Note For Anyone Writing About Me

Guide to Writing About Me

I am an Autistic person,not a person with autism. I am also not Aspergers. The diagnosis isn't even in the DSM anymore, and yes, I agree with the consolidation of all autistic spectrum stuff under one umbrella. I have other issues with the DSM.

I don't like Autism Speaks. I'm Disabled, not differently abled, and I am an Autistic activist. Self-advocate is true, but incomplete.

Citing My Posts

MLA: Hillary, Alyssa. "Post Title." Yes, That Too. Day Month Year of post. Web. Day Month Year of retrieval.

APA: Hillary, A. (Year Month Day of post.) Post Title. [Web log post]. Retrieved from http://yesthattoo.blogspot.com/post-specific-URL.

Tuesday, January 28, 2014

Explaining How I Feel

Some folks ask how I, an autistic person, can explain so well how I feel. Difficulty explaining feelings is apparently either actually common among autistic people or stereotyped to be so (possibly both?) In person/in the moment, I have trouble with it too (OK, fine, I pretty much always have trouble with it, and that's why despite the fact that I'm expressing my opinions and emotions are probably coming through loud and clear to readers, I don't usually have an emotion word in my head of how I'm feeling when I'm writing any given post.) It's just that I am typing, not speaking, and I am generally not typing about it while I am having the emotion. Distance gives a perspective that helps a lot. And, of course, there are plenty of things I get that help that the internet can cover up or that people seem to miss when noting that I am better at explaining my feelings than their autistic (usually very young) child is. Now I get to explain some of them, and maybe it can help with either getting the explanations or understanding why they might not be coming yet.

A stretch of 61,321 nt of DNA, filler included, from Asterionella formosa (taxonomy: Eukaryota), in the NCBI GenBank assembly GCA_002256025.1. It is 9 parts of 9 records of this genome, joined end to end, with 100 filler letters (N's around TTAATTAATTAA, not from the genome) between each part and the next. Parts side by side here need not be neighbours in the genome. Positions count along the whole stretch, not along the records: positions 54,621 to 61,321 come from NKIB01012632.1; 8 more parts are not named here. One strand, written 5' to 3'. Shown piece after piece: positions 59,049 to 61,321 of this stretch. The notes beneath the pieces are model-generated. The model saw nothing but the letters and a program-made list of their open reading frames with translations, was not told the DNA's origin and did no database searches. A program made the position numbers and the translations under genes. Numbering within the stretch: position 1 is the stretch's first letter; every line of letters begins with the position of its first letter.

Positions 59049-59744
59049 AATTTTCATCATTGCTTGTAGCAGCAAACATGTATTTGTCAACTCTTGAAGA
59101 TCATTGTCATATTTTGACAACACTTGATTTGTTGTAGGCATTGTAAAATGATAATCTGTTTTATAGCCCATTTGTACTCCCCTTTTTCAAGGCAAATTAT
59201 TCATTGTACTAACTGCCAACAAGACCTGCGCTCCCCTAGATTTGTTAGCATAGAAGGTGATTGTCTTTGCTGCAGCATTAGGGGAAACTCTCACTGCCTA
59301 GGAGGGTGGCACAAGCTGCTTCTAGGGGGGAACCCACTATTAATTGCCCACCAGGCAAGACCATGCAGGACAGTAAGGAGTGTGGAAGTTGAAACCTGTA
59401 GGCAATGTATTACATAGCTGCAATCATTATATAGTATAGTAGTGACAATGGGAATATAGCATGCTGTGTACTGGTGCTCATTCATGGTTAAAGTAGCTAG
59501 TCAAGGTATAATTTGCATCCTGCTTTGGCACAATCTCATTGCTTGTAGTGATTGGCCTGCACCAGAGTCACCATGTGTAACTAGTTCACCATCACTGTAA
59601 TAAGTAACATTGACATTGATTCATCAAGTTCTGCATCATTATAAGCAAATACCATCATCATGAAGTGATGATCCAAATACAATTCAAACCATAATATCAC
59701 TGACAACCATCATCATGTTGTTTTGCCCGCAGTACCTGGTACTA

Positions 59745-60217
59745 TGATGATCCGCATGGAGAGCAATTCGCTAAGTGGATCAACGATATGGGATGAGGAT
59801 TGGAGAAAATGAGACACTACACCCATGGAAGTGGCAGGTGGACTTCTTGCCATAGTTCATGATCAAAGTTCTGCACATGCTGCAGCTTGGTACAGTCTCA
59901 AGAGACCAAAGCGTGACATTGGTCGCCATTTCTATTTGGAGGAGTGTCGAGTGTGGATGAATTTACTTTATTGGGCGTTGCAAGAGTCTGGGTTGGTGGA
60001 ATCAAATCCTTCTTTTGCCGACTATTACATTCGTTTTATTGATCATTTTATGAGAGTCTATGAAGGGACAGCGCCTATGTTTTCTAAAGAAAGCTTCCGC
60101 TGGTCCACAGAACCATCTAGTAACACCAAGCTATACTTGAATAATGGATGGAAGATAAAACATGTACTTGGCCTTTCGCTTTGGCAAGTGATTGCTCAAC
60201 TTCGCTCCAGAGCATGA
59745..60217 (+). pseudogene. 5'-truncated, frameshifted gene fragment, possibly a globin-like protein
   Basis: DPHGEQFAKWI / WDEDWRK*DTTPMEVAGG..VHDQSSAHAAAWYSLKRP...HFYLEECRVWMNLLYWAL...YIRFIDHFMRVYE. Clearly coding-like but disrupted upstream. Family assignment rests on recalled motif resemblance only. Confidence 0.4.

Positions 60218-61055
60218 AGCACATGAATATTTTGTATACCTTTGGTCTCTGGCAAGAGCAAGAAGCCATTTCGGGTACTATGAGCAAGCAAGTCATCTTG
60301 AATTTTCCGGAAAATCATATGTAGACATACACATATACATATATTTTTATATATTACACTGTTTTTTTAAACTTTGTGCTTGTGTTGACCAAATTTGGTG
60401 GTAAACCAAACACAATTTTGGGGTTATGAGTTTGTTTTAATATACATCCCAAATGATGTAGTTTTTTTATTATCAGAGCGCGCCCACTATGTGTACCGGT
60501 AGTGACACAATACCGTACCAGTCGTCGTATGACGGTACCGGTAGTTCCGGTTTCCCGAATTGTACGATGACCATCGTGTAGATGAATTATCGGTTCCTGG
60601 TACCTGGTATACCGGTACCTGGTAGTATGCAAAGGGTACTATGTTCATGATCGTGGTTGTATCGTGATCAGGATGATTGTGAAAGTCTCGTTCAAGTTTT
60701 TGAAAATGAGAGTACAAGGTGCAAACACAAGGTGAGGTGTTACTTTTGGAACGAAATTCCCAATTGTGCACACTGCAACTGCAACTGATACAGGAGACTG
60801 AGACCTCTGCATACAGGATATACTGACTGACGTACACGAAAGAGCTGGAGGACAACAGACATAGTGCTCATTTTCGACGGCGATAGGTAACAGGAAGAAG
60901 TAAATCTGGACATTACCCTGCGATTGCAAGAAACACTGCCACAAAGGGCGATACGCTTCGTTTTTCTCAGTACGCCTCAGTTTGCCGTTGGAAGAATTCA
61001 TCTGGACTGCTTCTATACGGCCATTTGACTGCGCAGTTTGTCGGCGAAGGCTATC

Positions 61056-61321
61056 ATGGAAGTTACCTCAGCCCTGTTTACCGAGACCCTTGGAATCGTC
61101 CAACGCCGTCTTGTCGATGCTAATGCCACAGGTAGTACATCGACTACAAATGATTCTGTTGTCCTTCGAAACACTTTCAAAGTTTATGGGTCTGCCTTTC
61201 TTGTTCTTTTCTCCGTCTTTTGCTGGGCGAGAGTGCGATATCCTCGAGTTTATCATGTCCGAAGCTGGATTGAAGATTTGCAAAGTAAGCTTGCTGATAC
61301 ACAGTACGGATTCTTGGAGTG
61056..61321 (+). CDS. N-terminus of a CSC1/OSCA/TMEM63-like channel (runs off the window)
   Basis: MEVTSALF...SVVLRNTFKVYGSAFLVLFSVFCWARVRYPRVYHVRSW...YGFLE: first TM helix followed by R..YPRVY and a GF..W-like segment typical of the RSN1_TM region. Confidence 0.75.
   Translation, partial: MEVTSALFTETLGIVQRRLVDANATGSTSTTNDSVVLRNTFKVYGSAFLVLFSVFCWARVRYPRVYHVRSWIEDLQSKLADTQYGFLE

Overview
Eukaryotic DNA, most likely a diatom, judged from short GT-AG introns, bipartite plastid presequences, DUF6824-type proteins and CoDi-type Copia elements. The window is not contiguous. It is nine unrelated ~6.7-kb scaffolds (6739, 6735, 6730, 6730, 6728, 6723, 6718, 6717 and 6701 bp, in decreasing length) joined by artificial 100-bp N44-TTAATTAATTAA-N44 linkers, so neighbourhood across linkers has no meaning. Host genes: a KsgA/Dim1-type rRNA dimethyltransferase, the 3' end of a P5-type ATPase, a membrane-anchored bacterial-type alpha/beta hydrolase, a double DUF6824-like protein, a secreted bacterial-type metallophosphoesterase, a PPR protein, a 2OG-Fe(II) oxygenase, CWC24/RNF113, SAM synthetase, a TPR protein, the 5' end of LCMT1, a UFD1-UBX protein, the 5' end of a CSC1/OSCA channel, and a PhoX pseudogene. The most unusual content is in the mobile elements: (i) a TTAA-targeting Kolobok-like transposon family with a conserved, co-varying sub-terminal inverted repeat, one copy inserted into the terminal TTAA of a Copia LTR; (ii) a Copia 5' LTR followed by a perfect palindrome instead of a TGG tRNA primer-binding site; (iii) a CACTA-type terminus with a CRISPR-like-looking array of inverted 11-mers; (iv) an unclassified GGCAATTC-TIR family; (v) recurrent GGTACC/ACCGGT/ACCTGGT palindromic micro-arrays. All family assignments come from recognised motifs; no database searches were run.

1. I get to type instead of talking! While I actually did learn to talk on time (ok, REALLY EARLY- I've been told that simple sentences at six months is unusual even for NT kids,) there are certain topics that are very hard for me to speak coherently about, and my feelings tend to be one of them. However, I can usually express myself when typing. Most people who aren't autistic don't understand the huge difference between what you can come up with typing and what you can come up with talking because they've never experienced it. For example, if you'd asked me why I can explain my feelings so well in person, I would probably have flapped uncomfortably and not been able to answer. I might have even lost speech entirely. (Unless I thought to get my laptop out, in which case you'd have gotten pretty much this.)
  2. Time. Lots of time. Over the internet, you can't really tell how long I've spent thinking about what I've typed. Which means I get minutes to hours to think about something, when in "normal" conversation, people get seconds, maybe a minute if they are lucky. I can't come up with this kind of answer in the time frame of normal conversation either!
  3. I'm 21. (Insert whoever is not explaining emotions according to their teacher or parent) is probably not 21. So I have much more experience of life behind me, along with a lot more practice at sorting out how I feel about things. I've noticed that plenty of neurotypical children have trouble explaining their words.